BEIJING – The comparisons are inescapable, and for many pundits, irresistible. Thousands of jubilant protestors gathered under often tense and volatile circumstances on a landmark national square to voice opposition to their government. It could be Cairo, it could be Beijing.
As the world waits to see how Egypt’s mass protests will end, talk of China’s own disastrous uprising in 1989 continues on. In China, the Tiananmen Square uprising is on the minds of many watching the situation in Egypt, and the political content is being carefully managed and filtered for China’s domestic audience.
Though the events leading to the mass protests in Beijing and across China in the spring of 1989 differ in details from what sparked demonstrations in Egypt, a showdown between power and the people might seem inevitable. The situation has grown more tense and uncertain in Cairo as protests have grown, and foreign journalists have been targeted for beating and detentions. Still, even the Egyptian Foreign Ministry spokesman this week made a point of dismissing comparisons with Tiananmen — where China’s army turned on its own people.
"This is not Tiananmen Square,” Ministry spokesman Hossam Zaki told the BBC . “It will not become Tiananmen Square. Tahrir Square will remain a clean symbol for our political development."
Yet while it’s relatively simple to dismiss parallels between the two events separated by thousands of miles and more than two decades, one thing is clear: Beijing is taking appearances seriously and carefully managing how and what information its citizens get about the ongoing protests in Egypt. China’s government message management is keenly aware of how social unrest and protests against authoritarian governments play at home.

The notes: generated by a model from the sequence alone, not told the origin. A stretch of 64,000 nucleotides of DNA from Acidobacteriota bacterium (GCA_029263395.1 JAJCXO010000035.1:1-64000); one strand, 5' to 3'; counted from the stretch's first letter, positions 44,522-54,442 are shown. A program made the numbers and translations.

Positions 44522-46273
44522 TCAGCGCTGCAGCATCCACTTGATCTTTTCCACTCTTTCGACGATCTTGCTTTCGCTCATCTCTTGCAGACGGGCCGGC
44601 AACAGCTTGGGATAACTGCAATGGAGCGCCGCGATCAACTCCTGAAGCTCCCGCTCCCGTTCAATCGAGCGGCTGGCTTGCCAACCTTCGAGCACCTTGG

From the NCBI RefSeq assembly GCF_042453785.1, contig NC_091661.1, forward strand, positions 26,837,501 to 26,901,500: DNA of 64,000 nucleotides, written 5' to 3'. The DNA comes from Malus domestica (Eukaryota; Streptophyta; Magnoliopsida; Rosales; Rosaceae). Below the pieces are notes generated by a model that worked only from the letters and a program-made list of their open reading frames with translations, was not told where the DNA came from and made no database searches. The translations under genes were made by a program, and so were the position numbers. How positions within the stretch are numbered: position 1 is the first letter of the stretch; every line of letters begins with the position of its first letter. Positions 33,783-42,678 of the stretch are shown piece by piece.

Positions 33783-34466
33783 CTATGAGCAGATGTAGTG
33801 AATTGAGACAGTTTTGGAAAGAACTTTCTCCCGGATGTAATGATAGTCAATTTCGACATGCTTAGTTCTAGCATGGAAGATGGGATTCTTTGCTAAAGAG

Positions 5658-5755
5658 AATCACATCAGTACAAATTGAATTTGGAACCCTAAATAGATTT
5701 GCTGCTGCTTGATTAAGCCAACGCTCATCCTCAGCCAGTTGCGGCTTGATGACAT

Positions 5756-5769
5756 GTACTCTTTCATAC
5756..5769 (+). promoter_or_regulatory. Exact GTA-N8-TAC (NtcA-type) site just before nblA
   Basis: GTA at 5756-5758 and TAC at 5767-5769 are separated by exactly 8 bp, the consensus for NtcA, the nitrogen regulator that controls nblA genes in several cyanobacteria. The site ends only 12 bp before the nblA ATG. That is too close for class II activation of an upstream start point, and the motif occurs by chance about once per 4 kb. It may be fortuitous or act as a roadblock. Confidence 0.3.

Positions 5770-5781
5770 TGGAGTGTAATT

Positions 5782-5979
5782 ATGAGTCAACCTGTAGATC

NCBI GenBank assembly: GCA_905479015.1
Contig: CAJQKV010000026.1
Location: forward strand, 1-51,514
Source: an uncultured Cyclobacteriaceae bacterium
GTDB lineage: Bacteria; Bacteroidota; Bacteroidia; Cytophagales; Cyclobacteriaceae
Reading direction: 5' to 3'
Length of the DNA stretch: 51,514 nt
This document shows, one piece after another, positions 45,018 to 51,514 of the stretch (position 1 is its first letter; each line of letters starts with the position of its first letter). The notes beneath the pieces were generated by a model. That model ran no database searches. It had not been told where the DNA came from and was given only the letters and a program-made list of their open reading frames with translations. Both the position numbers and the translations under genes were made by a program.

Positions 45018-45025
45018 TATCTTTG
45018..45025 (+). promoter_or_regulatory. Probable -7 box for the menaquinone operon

For a wide breadth of Chinese people, events in Cairo and the rest of Egypt likely don’t mean much more than any other international news event. Shopping for vegetables in a Beijing market the day after China’s Lunar New Year holiday, 32-year-old Wang Jinglu said she wasn’t paying any special attention to what is happening there.
“We’re two different countries with different histories and different cultures. I don’t see a relationship,” she said, shrugging her shoulders when asked if Cairo’s protests had any bearing on China.
The country’s internet censors have blocked keywords “Egypt” and “Cairo” from well-subscribed micro-blogging sites, most notably Sina’s hugely popular Weibo platform. The discussion is open and flowing on other social media sites, but Twitter and Facebook are already blocked in China, accessible only to those with means to circumvent the Great Firewall. Experts have estimated that about 200,000 people in China use Twitter.
In the mainstream media, China’s government owned and managed newspapers, television and radio, the content has been straightforward, without much commentary. The Chinese Foreign Ministry has also declined any comment on the situation.
Chinese blogger and independent journalist Michael Anti said he has not been surprised by online reaction to the Cairo protests in China, nor to the government’s response. Traditional media needs to cover the demonstrations to satisfy readership, but China’s netizens have more leeway to compare Tahir to Tiananmen. Anti said the government will do what it must to squelch comparisons to Tiananmen, however.
“Remember, we had Tiananmen 22 years ago,” he said. “If there was any chance of unfiltered discussion, the June 4 story itself would lead the people to protest.”
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